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New York’s Largest Healthcare Union Calls for Passage of Strong Paid Sick Day Legislation Now

Law must cover employers with five or more workers to protect public health and address the needs

of the 1 million New Yorkers who do not have paid sick days

New York City- The largest healthcare union in New York, 1199SEIU, is calling on the City Council to quickly pass and implement strong legislation that will cover the vast majority of working New Yorkers without paid sick days. Caregivers have become concerned that lobbying by business interests might water down the legislation and weaken the original language that covers employers with five or more workers.

“The members of our union care for patients with the flu and other communicable diseases, so we know how important paid sick days are for the public health of New York,” said George Gresham, President of 1199SEIU. “The City Council needs to stand strong against the business lobbyists and do what’s right for working people. Council members don’t get penalized if they stay home sick, they don’t live with the fear of losing their pay or their jobs if they care for a sick child. What’s good enough for the City Council is good enough for all New Yorkers. This law needs to cover employers with five or more workers, anything else would exclude hundreds of thousands of New Yorkers and is unacceptable. We need strong paid sick day legislation that covers the vast majority of working people, and we need it now.”

The healthcare workers of 1199SEIU have strongly supported the paid sick day legislation because it is important for the financial security of working families, protects public health, makes the healthcare system more efficient and is good for the overall economy of New York. Studies have shown that when workers can stay home to recover from an illness, they are more productive in the long run and do not infect co-workers. It is particularly important that workers in the service industries – who prepare our food and care for our children – can take sick days so they do not spread communicable diseases. During the Swine Flu epidemic, 8 million Americans went to work while infected, thereby infecting another 7 million. Paid sick days would also make the New York City healthcare system more efficient by preventing 48,000 emergency room visits annually, saving nearly $40 million in healthcare costs.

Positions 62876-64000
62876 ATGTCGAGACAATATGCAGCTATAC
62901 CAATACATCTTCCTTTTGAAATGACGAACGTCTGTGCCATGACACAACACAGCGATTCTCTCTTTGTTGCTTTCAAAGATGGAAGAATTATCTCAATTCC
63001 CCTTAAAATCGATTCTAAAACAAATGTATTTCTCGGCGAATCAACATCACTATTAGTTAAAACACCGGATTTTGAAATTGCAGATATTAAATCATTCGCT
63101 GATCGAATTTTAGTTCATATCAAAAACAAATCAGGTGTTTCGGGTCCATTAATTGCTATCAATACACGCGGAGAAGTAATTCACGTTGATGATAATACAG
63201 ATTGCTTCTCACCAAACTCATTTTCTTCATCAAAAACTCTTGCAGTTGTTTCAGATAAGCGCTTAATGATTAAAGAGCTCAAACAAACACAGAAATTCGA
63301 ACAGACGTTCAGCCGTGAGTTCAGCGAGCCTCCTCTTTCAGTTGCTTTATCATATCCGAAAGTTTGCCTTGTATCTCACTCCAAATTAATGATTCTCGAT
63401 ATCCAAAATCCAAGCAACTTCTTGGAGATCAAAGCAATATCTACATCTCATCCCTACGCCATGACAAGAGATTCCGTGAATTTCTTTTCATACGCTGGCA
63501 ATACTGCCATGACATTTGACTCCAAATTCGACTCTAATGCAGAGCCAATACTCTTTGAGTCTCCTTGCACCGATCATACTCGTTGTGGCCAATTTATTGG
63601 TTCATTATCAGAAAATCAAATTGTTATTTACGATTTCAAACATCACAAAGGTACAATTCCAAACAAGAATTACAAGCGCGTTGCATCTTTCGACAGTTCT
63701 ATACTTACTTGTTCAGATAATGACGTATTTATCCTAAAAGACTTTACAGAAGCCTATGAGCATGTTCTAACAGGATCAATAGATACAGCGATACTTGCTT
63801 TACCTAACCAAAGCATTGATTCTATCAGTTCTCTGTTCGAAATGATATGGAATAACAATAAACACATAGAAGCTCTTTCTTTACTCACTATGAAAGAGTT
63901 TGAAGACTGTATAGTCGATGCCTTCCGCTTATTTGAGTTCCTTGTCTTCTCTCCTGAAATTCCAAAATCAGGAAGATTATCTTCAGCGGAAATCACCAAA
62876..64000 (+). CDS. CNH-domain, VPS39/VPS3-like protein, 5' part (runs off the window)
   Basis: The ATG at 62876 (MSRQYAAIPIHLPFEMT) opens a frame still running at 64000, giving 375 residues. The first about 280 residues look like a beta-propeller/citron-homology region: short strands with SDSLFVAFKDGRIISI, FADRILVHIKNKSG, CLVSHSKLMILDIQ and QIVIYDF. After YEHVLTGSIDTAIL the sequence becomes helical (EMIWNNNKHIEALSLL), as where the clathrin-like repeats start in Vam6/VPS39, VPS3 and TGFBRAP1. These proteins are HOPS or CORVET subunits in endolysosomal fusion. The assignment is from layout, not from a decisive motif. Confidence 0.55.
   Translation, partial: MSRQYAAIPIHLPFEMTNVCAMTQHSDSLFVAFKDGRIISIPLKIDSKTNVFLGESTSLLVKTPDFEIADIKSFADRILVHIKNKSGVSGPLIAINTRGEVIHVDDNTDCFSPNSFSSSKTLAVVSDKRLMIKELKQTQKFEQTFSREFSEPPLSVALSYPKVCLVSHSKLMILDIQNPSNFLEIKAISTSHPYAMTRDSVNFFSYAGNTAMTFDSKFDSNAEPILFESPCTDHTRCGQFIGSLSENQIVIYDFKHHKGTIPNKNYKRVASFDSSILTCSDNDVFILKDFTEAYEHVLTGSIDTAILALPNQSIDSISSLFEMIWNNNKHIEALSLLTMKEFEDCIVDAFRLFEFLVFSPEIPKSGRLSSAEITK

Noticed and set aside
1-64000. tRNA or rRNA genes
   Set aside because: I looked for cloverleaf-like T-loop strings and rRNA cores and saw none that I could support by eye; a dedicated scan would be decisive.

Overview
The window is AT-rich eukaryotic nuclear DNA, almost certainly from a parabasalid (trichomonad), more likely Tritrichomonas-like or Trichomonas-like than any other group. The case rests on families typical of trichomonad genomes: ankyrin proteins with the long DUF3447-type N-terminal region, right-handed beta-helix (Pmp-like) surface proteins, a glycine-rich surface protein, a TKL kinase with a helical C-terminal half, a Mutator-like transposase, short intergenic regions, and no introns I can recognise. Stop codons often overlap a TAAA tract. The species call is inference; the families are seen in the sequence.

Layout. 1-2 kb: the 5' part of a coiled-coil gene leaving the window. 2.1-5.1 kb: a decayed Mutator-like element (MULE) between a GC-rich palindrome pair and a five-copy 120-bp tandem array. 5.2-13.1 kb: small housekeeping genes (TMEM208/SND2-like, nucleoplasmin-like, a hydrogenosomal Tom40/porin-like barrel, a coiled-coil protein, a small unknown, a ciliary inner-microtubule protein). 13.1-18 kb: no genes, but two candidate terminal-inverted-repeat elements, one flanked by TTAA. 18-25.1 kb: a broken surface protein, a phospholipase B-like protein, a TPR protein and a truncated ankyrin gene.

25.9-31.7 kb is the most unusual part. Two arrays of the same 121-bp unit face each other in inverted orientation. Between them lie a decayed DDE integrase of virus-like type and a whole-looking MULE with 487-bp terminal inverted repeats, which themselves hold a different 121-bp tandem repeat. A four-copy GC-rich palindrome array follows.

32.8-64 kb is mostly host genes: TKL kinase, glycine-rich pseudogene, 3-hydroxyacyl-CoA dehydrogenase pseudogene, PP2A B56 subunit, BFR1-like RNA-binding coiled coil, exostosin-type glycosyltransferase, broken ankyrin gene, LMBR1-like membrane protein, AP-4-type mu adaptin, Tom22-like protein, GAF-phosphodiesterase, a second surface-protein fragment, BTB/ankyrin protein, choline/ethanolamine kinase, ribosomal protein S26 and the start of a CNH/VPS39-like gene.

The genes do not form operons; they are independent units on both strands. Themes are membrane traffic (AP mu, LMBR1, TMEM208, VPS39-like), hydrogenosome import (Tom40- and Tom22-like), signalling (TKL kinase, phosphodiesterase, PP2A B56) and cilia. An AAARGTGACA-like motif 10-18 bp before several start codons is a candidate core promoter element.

“I see the fear that patients have of losing their jobs when they come into the Emergency Room,” said Lorna Bryan, a medical assistant in at Roosevelt Hospital. “But if these patients were allowed to stay home, recover and see a primary care doctor, they wouldn’t have to use expensive emergency services.”

“My entire church congregation in Flatbush is in support of strong paid sick day legislation because we know this is one of the most important issues facing our city,” said Millanease Williams, who has been a patient care associate at Beth Israel Medical Center for 26 years. “This is especially important for working single parents who must stay home with a sick child.”

“The bottom line is that all working people should be able to take a sick day without fear of losing their jobs,” said Laurie Etter, a registered nurse at Beth Israel Medical Center. “We have treated people with Swine Flu and other communicable diseases, and these patients should be able to stay home and recover – just as the City Council can – so we can prevent them from infecting others and protect the public health of our city.”


1199SEIU United Healthcare Workers East is the largest and fastest-growing healthcare union in New York and the nation. We represent over 350,000 nurses and caregivers throughout Massachusetts, New York, New Jersey, Maryland, Washington, D.C. and Florida. Our mission is to achieve quality care and quality jobs for a

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